WWII P-51 Mustang Pilot Captain Robert G. Kurtz

When I first began this project back in April, meeting a veteran pilot from WWII was something that I hoped would eventually happen. I’ve always been fascinated by the aircraft used during the war, especially the P-51 Mustang. By chance, I was telling a new friend at a bachelor party about my veteran project while talking about what type of work we do. His eyes lit up, and he immediately told me about Captain Robert G. Kurtz who flew the P-51 Mustang in the 8th Air Force, 355th Fighter Group, 354th Fighter Squadron. Over the next few weeks, I coordinated with Mr. Kurtz and his family and were able to schedule a meeting.

Mr. Kurtz’s story starts as far back into his childhood as he can remember. With his father serving as an artillery commander in the 5th Army, he grew up in the Army. While in high school, he decided that he wanted to attend West Point. After graduating West Point in 1943, he then attended flight school for seven months and became a pilot. His war almost didn’t happen though because of a daring stunt he completed while stationed in Philadelphia.

While making a flight back to base, he flew his aircraft under series of bridges including the George Washington Bridge where an MP was standing guard. With a yellow nose, his plane was easy to spot and remember when the MP had reported what had happened. Mr. Kurtz’s commanding officer, Colonel Bill Cummings, eventually called him to his office to question him about the stunt. Kurtz knew that the colonel could court martial him for the stunt, but Cummings resisted as he wanted his pilots to fight in the war.

Once overseas, Kurtz flew bomber escort missions over Europe in his P-51 Mustang named “Hat Jane” after his sister. On August 3, 1944, he was flying a typical bomber escort mission. Like other missions, they came in contact with enemy aircraft, in this case German ME-109 pilots. Kurtz’s plane was hit several times without he himself being hit. With all the hits his plane took, Kurtz said it only took the one slug that severed the linkage between the throttle and carburetor. At just below 20,000 feet, he feverishly attempted to restore power while gliding the plane. Looking back on the situation, he thinks it would have been a better idea to bail out instead of trying to restore power. It was an overcast day, and he couldn’t see the ground until around 300 feet making it too low to eject. Ejection seats were just becoming available, but his plane was not equipped with one. He said, “If I had that ejection seat, I could gotten out and bailed out at 300 feet.” Gliding just over the edge of the Black Forest he describes what he last remembers.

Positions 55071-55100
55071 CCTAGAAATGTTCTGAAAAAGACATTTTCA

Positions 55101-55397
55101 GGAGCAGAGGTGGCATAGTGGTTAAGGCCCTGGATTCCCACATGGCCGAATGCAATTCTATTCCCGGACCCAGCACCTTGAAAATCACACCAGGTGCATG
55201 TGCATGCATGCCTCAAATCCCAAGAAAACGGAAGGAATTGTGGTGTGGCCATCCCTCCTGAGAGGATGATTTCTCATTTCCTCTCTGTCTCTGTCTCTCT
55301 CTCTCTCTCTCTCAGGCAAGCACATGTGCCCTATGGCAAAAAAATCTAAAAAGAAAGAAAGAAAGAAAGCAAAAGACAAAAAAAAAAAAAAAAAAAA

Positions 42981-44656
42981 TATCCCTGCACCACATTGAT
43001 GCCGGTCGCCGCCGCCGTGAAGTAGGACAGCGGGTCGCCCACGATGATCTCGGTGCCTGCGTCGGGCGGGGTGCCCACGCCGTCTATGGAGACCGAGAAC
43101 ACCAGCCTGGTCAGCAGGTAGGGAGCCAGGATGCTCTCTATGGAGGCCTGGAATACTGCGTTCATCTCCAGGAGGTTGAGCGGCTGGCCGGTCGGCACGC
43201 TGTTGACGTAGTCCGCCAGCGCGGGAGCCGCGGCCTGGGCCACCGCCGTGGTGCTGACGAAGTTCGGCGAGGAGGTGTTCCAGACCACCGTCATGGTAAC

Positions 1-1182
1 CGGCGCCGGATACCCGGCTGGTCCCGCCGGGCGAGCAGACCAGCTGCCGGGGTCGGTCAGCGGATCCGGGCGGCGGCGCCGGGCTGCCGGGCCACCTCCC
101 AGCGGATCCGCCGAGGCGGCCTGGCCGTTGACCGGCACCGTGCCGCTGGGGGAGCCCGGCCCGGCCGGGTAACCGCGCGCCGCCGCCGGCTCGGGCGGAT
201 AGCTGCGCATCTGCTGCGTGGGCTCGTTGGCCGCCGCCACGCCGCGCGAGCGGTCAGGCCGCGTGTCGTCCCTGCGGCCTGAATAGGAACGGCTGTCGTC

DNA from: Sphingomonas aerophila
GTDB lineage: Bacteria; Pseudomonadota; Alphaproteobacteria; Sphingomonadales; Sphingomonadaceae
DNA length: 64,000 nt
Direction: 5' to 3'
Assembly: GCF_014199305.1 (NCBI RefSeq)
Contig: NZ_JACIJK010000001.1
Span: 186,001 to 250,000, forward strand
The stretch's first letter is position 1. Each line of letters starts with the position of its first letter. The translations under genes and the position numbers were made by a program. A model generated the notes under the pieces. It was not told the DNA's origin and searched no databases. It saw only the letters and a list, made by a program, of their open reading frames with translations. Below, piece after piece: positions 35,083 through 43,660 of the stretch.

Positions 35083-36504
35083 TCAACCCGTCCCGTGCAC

“The last thing I remember is the leading edge of the wing hitting the very tops of these trees. Of course, I slowed down immediately. When it hit the ground, what was left of the wreckage was turned upside down. It just so happened that there was a squad of German soldiers nearby that saw the wreck. They came running over, about six of them all together. Somehow, they got me out of that.”

With a sizable gash on his forehead, he was taken by the German soldiers to a local hospital where he was cared for. Once Kurtz was well enough, he was then taken to a German interrogation camp. At the camp, he was finally declared a prisoner of war, which meant that his family would finally receive word that he was alive and not missing in action. He remembers how his interrogator acted like a gentleman and shared cigarettes with him. After 11 months, General Patton and the 3rd Army liberated the camp. Kurtz remembers that the first vehicle to enter the camp was a Sherman tank followed immediately by a jeep driven by Patton himself. “He came in, jumped out of the jeep, and jumped up on the hood of the jeep. He looked at us, put his hands on his hips, and had two pearl-handled revolvers. Patton said, ‘Don’t worry boys! You’ll be back in the war soon!’” Following the camp’s liberation, Kurtz was flown to Paris where his crash injuries were cared for, and he eventually made it back to the states.

It was a real honor and a treat to have the opportunity to sit down and talk with Mr. Kurtz. A friend of mine asked me a couple months ago if I could photograph anyone in the world, who would it be? It was odd, because I couldn’t really come up with an answer until now. I truly enjoy getting to meet these guys who have done so much for us and doing what I can to make sure that history doesn’t forget them.

Robert Kurtz’s P-51 Mustang ‘Hat Jane’

Using Format